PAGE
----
Space university – who wouldn’t want to go there? The same year that the United States’ Apollo 8 mission first sent humans to orbit the moon, the University of Central Florida, aka “space university” opened its doors for classes and, like the universe, has been expanding the limits of human knowledge ever since.
That was 1968, and now, in honor of the 50th anniversary of the country’s historic Apollo 11 mission that on July 20, 1969, put humans on the moon, we’re taking a look back, and a look forward, at UCF’s role in America’s space program and how that role has evolved.
UCF’s close role to America’s space program is tied to our proximity to Cape Canaveral Air Force Station and Kennedy Space Center, the launch site of Apollo 11.
The university was designed to support America’s space mission, and some of the earliest programs that continue today focus on sharing resources between UCF and KSC. This includes NASA staff teaching and taking classes at UCF; UCF students having intern and scholarship opportunities with NASA; UCF having access to some of KSC’s advanced facilities; and UCF and KSC collaborating on research, including ways to propel rockets into space.
Expanding UCF’s Breadth of Space Research
Space research at UCF has changed over the years by expanding its scope of work, says Yan Fernandez, an associate professor in UCF’s Department of Physics.
Fernandez joined UCF in 2005, and his research focuses on the composition and physical properties of comets and asteroids. He is the director of UCF’s Robinson Observatory and is also a principal scientist helping with the Arecibo Observatory.
He says in addition to UCF’s traditional space work, such as its classical astronomy research using telescope observations, the university now has a wide range of programs, including those that examine harvesting space resources and putting hardware into space.
“Any student who comes here will find a wide variety of future career paths once they earn their Ph.D.” — Yan Fernandez, associate professor and director of UCF’s Robinson Observatory
“We’re trying to position ourselves so that anyone who’s interested in doing something space related will find a collaborator here,” Fernandez says. “And any student who comes here will find a wide variety of future career paths once they earn their Ph.D.”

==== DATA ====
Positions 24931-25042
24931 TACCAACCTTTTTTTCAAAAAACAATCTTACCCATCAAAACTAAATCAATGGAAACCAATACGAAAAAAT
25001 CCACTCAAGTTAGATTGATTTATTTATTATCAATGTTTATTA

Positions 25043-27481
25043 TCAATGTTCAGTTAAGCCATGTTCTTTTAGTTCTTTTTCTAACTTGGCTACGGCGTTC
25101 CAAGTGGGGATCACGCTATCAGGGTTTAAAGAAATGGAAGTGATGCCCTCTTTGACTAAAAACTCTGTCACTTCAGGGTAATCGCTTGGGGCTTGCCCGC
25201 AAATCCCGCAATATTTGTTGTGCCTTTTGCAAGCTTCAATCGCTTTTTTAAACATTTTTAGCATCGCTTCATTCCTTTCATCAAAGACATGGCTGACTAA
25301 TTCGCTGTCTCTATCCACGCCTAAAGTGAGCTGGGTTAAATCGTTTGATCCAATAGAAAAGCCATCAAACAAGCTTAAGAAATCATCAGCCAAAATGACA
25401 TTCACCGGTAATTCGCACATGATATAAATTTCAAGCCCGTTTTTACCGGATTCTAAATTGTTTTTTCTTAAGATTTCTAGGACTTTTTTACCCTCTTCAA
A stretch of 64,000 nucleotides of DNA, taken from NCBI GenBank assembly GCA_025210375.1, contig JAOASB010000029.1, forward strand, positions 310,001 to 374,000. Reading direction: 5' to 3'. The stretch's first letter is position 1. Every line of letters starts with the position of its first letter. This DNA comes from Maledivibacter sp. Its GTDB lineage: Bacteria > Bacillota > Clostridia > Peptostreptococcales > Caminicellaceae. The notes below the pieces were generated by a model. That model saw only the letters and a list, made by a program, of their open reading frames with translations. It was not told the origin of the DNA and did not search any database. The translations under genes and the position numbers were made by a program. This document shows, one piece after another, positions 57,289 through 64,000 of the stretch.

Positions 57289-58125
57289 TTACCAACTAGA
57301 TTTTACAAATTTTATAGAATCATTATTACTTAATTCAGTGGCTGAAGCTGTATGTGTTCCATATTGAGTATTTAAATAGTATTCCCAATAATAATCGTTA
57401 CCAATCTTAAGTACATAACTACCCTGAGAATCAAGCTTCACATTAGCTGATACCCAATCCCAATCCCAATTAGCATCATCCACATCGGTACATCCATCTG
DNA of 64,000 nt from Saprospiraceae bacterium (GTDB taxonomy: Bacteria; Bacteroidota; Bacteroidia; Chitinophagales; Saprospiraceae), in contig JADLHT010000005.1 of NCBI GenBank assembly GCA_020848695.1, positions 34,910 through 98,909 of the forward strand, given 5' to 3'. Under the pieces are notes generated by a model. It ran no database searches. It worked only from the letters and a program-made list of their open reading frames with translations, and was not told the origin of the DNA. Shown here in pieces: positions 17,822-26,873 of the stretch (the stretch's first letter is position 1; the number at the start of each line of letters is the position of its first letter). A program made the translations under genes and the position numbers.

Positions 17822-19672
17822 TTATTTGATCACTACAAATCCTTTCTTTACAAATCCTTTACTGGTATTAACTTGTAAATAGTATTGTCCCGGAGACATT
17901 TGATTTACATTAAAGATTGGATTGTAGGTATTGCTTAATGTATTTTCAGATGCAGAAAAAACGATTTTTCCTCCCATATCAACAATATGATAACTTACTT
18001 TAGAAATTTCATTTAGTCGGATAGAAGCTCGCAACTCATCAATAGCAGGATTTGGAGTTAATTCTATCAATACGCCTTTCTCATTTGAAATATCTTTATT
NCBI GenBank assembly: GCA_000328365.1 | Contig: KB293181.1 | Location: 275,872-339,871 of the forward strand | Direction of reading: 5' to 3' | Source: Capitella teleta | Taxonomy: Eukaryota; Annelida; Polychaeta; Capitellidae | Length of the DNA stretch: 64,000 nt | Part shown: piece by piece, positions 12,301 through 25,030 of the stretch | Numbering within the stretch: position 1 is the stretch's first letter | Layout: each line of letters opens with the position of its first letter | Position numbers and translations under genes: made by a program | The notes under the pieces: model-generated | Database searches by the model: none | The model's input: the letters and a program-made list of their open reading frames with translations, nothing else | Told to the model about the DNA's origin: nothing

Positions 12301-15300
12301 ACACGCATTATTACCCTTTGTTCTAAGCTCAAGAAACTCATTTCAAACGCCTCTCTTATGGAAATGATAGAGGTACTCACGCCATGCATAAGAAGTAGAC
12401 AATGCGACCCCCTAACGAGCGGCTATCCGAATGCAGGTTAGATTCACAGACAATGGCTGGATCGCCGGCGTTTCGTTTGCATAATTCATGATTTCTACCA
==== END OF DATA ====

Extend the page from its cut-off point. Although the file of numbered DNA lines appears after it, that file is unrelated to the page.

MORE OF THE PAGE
Subith Vasu, an associate professor in UCF’s Mechanical and Aerospace Engineering Department, says another change has been the expansion of commercial interests in America’s space program, a shift that has also been reflected in space research at UCF.
Vasu’s research includes working with the U.S. Federal Aviation Administration’s Center of Excellence for Commercial Space Transportation to improve leak-detection technology in spacecraft.
“UCF is in a prime position to help NASA geographically and educationally,” Vasu says. “We have highly qualified faculty and students who are eager to work for NASA and industry.”
“Commercial space is going to be a big thing, where private entities and industry, like SpaceX, Blue Origin and Boeing Aerospace, will be defining the future of the U.S. space program, along with NASA,” he says.
Mike Conroy ’84 has seen UCF’s space program evolve firsthand as a UCF student, NASA employee and now as manager of simulation and student projects with the Florida Space Institute.
“In 1979, there was no space at UCF,” Conroy said. “We were engineering students and students in electronics, mechanics and fluids. Computer engineering had just started the engineering math and computer science degree.”
Conroy, a third-generation Orlando resident, graduated from UCF in 1984 with a degree in electrical engineering and worked with NASA on the shuttle program, SpaceLab, moon and Mars explorations and more. After retiring from NASA, he started work at the Florida Space Institute to help integrate student projects with NASA needs.
“UCF is doing a great job preparing students for the needs of space,” Conroy says. “I mentor senior design teams, and students on my teams are going to Boeing, Lockheed, NASA, SpaceX and Blue Origin. A focus on integrated teams is growing, and that is what industry is looking for.”
Josh Colwell, a Pegasus Professor in UCF’s Department of Physics, said he has seen the number of planetary sciences faculty double since he arrived in 2007.
“Since that time, the Florida Space Institute has been re-established as a space science research institute that now manages the world’s largest active radio telescope, the Arecibo Observatory in Puerto Rico,” Colwell says. “We have launched payloads to the International Space Station as well as a CubeSat into Earth orbit and multiple payloads on commercial suborbital vehicles. We are also participating on several major NASA planetary missions and have the Center for Lunar and Asteroid Surface Science, a major NASA-funded research center on lunar and asteroid science.”